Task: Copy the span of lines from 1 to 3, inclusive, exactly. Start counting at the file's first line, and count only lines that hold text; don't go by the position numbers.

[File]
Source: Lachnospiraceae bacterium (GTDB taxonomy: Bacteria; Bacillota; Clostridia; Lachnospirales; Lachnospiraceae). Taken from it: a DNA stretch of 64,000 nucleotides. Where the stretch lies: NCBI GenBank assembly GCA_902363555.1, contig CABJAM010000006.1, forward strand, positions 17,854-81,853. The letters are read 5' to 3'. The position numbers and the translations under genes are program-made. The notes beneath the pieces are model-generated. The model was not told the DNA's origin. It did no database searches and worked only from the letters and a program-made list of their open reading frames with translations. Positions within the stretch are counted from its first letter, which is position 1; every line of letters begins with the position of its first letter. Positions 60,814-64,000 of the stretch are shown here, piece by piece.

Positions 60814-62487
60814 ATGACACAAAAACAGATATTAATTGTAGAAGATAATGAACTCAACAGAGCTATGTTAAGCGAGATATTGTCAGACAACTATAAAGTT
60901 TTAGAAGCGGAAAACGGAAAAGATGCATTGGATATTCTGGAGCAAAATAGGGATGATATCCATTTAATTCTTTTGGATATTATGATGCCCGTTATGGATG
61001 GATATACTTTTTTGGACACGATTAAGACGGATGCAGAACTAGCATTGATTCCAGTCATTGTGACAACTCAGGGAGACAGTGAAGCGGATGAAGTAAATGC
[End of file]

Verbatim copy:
Source: Lachnospiraceae bacterium (GTDB taxonomy: Bacteria; Bacillota; Clostridia; Lachnospirales; Lachnospiraceae). Taken from it: a DNA stretch of 64,000 nucleotides. Where the stretch lies: NCBI GenBank assembly GCA_902363555.1, contig CABJAM010000006.1, forward strand, positions 17,854-81,853. The letters are read 5' to 3'. The position numbers and the translations under genes are program-made. The notes beneath the pieces are model-generated. The model was not told the DNA's origin. It did no database searches and worked only from the letters and a program-made list of their open reading frames with translations. Positions within the stretch are counted from its first letter, which is position 1; every line of letters begins with the position of its first letter. Positions 60,814-64,000 of the stretch are shown here, piece by piece.

Positions 60814-62487
60814 ATGACACAAAAACAGATATTAATTGTAGAAGATAATGAACTCAACAGAGCTATGTTAAGCGAGATATTGTCAGACAACTATAAAGTT